This method of drawing has been used by the masters, in fact, in some of  daVince’s drawings, you can see evidence of giving his subject  an initial  shape and then dividing up the shape to have things relate to one another.

You always have your hand with you, put it in an interesting position and  give it  a shape, determine where each part of the hand touches the shape and draw a light line or mark to indicate that, use the negative spaces to show slants and knuckles, all  of a sudden the hand will appear to you. Try this, after you have the initial  shape of your hand in an interesting position, use line to indicate where  things  are, use the negative shapes to show how much “volume” exists  outside the hand and relate the the fingers to the palm, etc, don’t worry  about the little lines and wrinkles in your hand, just the outside edges, and  no shading.

Remember, you are gradually going to learn to see again, gain confidence in  this gift you have.  Pretend that you are a babe and that you have never seen these things before, so that more than anything, you want to study them and document these new images.

It is not that drawing is never a struggle, anything that you do, as you become more powerful and try more involved subjects, is daunting. But this is a process, the more you do it, the more proficient you become and then…the more you want to do it.  Above and beyond that, find something that you feel passion for, every pencil line is a caress.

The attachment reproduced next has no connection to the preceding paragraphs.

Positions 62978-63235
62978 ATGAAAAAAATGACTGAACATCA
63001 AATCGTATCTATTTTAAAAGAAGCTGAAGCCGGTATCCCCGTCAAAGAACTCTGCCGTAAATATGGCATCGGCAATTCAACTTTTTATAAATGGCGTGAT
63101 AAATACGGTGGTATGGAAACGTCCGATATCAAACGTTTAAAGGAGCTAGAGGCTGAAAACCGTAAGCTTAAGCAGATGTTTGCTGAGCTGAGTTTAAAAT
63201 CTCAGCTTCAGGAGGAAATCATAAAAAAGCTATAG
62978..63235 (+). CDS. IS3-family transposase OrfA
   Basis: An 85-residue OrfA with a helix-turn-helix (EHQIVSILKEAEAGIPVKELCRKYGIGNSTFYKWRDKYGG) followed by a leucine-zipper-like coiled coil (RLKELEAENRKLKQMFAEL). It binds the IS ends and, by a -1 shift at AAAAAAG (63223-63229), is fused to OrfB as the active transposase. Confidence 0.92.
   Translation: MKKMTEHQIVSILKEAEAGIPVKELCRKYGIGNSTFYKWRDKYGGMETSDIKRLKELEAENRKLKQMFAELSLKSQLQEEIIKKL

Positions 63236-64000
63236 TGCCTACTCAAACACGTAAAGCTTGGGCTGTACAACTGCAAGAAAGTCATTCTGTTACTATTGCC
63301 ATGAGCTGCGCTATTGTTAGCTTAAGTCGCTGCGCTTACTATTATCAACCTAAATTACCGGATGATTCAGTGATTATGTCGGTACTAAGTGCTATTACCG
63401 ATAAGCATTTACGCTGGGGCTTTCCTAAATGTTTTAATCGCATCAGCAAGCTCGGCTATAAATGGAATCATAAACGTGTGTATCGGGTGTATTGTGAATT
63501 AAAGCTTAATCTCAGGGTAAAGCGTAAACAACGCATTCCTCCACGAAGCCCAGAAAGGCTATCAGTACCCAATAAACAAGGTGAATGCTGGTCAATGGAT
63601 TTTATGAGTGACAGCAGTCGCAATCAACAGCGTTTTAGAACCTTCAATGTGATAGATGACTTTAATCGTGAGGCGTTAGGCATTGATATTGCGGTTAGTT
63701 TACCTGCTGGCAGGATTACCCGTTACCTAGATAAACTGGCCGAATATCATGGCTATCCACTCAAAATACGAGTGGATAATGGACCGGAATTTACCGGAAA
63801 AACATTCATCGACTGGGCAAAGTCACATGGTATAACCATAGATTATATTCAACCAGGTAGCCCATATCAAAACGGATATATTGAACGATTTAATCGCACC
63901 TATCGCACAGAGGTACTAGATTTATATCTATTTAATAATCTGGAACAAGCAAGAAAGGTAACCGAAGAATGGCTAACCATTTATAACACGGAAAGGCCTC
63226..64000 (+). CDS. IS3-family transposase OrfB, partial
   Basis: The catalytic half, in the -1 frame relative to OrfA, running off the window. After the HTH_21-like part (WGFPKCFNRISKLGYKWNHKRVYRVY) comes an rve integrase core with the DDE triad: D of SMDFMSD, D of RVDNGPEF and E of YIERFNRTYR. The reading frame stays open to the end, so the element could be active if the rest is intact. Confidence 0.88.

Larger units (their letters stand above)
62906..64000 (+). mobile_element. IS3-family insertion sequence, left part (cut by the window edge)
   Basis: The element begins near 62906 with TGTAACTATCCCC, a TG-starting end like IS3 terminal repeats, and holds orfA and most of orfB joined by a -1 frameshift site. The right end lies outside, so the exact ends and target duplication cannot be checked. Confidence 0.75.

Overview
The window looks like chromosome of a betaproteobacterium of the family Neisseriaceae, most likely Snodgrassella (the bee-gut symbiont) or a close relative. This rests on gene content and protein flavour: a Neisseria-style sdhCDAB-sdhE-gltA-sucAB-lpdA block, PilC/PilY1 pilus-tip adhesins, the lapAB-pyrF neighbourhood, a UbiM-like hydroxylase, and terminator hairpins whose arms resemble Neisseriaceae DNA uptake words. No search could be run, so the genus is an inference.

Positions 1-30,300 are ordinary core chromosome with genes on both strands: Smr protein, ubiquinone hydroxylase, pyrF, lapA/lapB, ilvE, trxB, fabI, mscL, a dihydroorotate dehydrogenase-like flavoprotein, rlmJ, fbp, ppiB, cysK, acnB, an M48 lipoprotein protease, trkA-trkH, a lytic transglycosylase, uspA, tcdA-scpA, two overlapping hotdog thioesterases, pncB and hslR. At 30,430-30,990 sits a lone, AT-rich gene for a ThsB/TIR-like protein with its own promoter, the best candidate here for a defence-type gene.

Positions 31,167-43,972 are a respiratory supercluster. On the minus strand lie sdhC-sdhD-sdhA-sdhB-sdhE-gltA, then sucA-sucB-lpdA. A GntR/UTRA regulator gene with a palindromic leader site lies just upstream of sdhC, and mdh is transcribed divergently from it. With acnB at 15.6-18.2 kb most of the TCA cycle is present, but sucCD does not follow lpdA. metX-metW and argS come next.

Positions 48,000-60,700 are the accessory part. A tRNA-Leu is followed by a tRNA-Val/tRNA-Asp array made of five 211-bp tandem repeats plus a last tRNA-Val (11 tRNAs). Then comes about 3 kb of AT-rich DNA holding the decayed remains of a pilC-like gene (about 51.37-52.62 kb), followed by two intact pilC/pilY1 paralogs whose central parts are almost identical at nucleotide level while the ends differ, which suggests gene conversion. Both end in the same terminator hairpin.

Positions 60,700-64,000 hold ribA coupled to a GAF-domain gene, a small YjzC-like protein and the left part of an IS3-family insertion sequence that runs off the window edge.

Why draw?

Today is the very first day of my new blog, I hope to add new information every week to discuss this process of making art.

Drawing is the absolute foundation of every painting.  It’s the connection from your eyes/brain to your painting surface, without it there is a disconnect.

You see something you feel passion for, with wonderful shape and shadow, you take a picture and when you look at the developed picture, you can’t for the life of you, see what it was that you wanted to paint. Frederick Franck says, “We do a lot of looking, through lenses, etc…our looking is perfected every day, but we see less and less.” Cameras and computers are taking over our experiencing and seeing.  Unfortunately, by relying on these wonderful technical skills, we have lost confidence in our own ability to record a scene that we wish to make into a composition.  As an artist, by creating paintings, you are helping your viewer to see that which he cannot and you can regain your ability, just by exercising your drawing skills.

To that end, I recommend that you draw a little every day, nothing lengthy, just 20 minutes, a still life, landscape, your shoe, you always have your hand with you, put that into an interesting position, just do a line drawing, no shading.

Carry a small 8 1/2 X 5 1/2 sketch book with you all the time. So many times, waiting for my children I would take out my sketch book and sit in the car and draw what I saw out my windshield.  I have designed a book, just this size that has drawing paper, collated with tracing paper, you can do the line drawing and if you are working toward a composition, turn over the tracing paper to give it value.  Next week I will talk about my method of drawing, used by the masters.

The second picture is a drawing which I have added the tracing paper to, with the idea of putting in the values.  It helps me decide how it will be as a composition, as essentially solving many of my design problems at an early stage.

But at this point, what you are wanting, is to draw, to see, to regain your ability to take off the labels, this is a tree, this is George’s nose, or eye, this is a vase and daisy…and see all the uniqueness around you.

Talk to you next week, try to do some drawing.